Updated December 25, 2019 by Brett Dvoretz

The 8 Best Big Wheels

video play icon
Best High-End
Best Mid-Range
Best Inexpensive

This wiki has been updated 22 times since it was first published in February of 2015. We've picked out the best big wheels on the market today based on their price, safety, and features. These retro tricycles, originally introduced in the 1970s, continue to be a fun alternative to standard trikes for both boys and girls. Just as with any ride-on toys, though, it is important that children always wear protective gear and are well supervised. When users buy our independently chosen editorial recommendations, we may earn commissions to help fund the Wiki. Skip to the best big wheel on Amazon.

8. Fisher-Price Barbie Tough

7. Fisher-Price Nickelodeon PAW Patrol Trike

6. Radio Flyer Deluxe 474A

5. Fisher-Price DC Super Friends Batman

4. Razor RipRider 360

3. The Original Big Wheel 48727

2. Disney 95422 Toy Story

1. Razor FlashRider 360

Editor's Notes

December 22, 2019:

If your child is too young for a bicycle, or perhaps simply wants a fun alternative, these big wheels are a good option. They have a three-wheel design and low center of gravity, so no balancing is required. Despite this, children should still always wear a helmet any time they ride, and protective knee and elbow pads shouldn't be ruled out either.

While the majority of the models on this list could easily be used by kids as young as two or three years old, there are two notable exceptions to that — the Razor FlashRider 360 and Razor RipRider 360. The free-moving rear coasters on these makes for a very wild ride, with a lot of high-speed spin outs and drifting, so they are best suited to kids at least six years of age, and will continue to be fun for many up until their preteen years.

The Original Big Wheel 48727 is about as classic as they come, looking very much like the one you probably had as a child. Not only will it most likely promote a sense of nostalgia in you, but it should also create those very same kinds of memories for your children. However, if you want something a little more high tech for your kid, you'll want to check out the Fisher-Price Nickelodeon Paw Patrol Trike, which features fun lights and sound effects. Be aware though, that the volume isn't adjustable, so it could get annoying after a while if you are just trying to enjoy a peaceful day at the park while your tot is riding around.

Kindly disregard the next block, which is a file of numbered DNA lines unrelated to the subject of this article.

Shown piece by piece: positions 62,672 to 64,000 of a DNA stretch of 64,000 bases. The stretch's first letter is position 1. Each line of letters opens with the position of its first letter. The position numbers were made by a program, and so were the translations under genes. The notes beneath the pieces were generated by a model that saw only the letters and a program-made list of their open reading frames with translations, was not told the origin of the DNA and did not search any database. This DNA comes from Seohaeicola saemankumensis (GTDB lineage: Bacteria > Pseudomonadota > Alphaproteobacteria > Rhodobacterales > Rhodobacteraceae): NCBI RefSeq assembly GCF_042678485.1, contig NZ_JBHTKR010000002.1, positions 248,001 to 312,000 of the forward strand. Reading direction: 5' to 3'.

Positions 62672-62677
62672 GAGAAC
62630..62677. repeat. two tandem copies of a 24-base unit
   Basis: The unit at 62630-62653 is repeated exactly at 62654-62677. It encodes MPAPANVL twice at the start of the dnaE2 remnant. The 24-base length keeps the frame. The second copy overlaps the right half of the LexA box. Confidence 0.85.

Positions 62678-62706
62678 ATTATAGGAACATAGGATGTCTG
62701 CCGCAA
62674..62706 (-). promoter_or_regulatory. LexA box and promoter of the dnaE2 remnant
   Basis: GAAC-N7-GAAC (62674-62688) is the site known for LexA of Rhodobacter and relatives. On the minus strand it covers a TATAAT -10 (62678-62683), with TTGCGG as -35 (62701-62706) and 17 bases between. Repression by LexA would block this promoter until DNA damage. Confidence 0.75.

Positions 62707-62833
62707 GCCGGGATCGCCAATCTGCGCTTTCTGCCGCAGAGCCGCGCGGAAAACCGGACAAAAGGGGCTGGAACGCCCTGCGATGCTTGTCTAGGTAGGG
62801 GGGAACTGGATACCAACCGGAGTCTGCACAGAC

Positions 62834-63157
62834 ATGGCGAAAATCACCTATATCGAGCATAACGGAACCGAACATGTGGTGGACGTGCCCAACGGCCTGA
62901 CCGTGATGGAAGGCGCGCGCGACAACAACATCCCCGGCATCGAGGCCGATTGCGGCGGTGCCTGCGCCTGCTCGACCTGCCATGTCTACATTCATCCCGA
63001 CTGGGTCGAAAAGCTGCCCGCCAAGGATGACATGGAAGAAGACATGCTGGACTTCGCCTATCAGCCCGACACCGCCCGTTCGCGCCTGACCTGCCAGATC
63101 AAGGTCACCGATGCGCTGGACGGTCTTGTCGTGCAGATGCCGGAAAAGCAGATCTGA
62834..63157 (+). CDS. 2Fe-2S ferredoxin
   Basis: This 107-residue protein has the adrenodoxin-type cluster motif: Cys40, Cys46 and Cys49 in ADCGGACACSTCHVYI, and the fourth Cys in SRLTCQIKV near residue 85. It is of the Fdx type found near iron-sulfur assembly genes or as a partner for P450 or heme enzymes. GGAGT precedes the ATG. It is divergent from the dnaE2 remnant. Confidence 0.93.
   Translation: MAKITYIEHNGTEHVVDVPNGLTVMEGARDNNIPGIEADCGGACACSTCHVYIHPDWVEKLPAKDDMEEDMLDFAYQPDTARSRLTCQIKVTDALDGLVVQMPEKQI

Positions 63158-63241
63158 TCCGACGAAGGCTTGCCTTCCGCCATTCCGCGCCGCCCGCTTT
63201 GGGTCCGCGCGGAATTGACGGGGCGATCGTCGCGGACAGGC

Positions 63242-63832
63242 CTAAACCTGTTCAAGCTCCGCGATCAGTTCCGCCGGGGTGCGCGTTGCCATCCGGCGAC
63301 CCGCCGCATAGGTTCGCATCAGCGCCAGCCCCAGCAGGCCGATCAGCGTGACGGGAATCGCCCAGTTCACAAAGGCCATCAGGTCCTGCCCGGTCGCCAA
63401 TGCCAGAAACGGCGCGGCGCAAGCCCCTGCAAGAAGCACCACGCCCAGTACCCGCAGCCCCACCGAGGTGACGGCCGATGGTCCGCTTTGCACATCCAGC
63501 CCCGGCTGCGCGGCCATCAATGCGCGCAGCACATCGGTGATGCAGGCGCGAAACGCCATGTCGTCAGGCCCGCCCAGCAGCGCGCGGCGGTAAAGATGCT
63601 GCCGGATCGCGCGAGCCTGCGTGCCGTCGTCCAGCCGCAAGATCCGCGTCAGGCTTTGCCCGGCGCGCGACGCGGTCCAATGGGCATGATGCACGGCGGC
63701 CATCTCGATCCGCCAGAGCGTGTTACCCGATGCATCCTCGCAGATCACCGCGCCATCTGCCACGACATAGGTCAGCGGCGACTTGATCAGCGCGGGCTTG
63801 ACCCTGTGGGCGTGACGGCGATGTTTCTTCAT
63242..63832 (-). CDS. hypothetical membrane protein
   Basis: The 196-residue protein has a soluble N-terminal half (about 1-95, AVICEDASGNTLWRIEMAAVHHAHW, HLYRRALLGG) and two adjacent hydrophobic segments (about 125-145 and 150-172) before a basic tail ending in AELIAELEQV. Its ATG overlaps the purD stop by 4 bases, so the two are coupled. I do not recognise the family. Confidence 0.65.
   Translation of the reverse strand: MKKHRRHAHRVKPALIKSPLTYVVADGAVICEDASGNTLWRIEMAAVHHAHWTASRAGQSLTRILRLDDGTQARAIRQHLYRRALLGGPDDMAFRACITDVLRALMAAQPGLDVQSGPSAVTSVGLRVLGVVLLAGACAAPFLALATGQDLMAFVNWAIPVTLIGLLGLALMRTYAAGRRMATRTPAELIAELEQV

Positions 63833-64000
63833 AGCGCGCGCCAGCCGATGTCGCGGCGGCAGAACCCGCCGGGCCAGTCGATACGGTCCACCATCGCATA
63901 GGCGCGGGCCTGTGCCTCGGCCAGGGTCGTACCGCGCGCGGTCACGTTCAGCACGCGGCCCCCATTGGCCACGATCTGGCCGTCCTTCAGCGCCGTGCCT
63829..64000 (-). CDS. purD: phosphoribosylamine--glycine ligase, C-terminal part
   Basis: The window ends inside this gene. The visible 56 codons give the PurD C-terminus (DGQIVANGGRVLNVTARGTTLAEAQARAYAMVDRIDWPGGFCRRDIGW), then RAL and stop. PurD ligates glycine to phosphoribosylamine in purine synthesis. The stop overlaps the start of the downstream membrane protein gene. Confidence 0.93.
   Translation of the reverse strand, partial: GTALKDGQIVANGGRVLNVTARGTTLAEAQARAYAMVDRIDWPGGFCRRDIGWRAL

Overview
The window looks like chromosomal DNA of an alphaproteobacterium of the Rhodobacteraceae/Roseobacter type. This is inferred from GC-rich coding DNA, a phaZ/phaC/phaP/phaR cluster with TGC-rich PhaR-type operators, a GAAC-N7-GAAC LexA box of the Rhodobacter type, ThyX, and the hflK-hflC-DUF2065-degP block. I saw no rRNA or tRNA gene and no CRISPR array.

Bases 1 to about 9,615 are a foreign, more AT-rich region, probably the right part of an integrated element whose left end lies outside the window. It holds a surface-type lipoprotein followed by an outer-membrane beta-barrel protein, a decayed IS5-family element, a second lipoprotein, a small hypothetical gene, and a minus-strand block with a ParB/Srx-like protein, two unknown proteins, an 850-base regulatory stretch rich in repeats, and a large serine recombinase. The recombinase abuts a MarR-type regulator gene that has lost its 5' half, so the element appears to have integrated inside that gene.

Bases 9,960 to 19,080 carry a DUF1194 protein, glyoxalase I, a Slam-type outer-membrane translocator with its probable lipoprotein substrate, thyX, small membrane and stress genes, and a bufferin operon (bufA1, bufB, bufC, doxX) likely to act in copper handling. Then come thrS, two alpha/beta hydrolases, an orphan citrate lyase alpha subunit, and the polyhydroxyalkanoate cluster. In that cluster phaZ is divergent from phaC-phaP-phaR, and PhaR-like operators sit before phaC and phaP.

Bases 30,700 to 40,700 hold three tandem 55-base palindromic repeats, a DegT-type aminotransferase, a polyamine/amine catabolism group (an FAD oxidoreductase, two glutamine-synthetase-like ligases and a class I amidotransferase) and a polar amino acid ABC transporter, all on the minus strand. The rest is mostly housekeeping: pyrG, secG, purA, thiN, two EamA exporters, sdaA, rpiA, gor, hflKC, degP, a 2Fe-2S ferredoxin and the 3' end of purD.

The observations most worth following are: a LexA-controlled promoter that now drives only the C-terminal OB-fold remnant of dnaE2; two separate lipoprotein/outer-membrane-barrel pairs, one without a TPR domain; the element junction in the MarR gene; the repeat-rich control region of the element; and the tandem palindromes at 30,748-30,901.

When it comes to build quality, the Radio Flyer Deluxe 474A ranks near the top, with its real chrome handlebars and cushioned grips. Also, you can buy replacement parts for it if the wheels or pedals wear out over time.

While it is debatable if the Fisher-Price DC Super Friends, Fisher-Price Nickelodeon Paw Patrol Trike, and Fisher-Price Barbie Tough can really be classified as big wheels, we feel their design is close enough that they warranted a space on this list. However, if you are dead set on that classic design, you may want to steer clear of these.

A Rolling Rite Of Passage

The seat itself universally has a back support to it, and the riding position actually encourages good posture.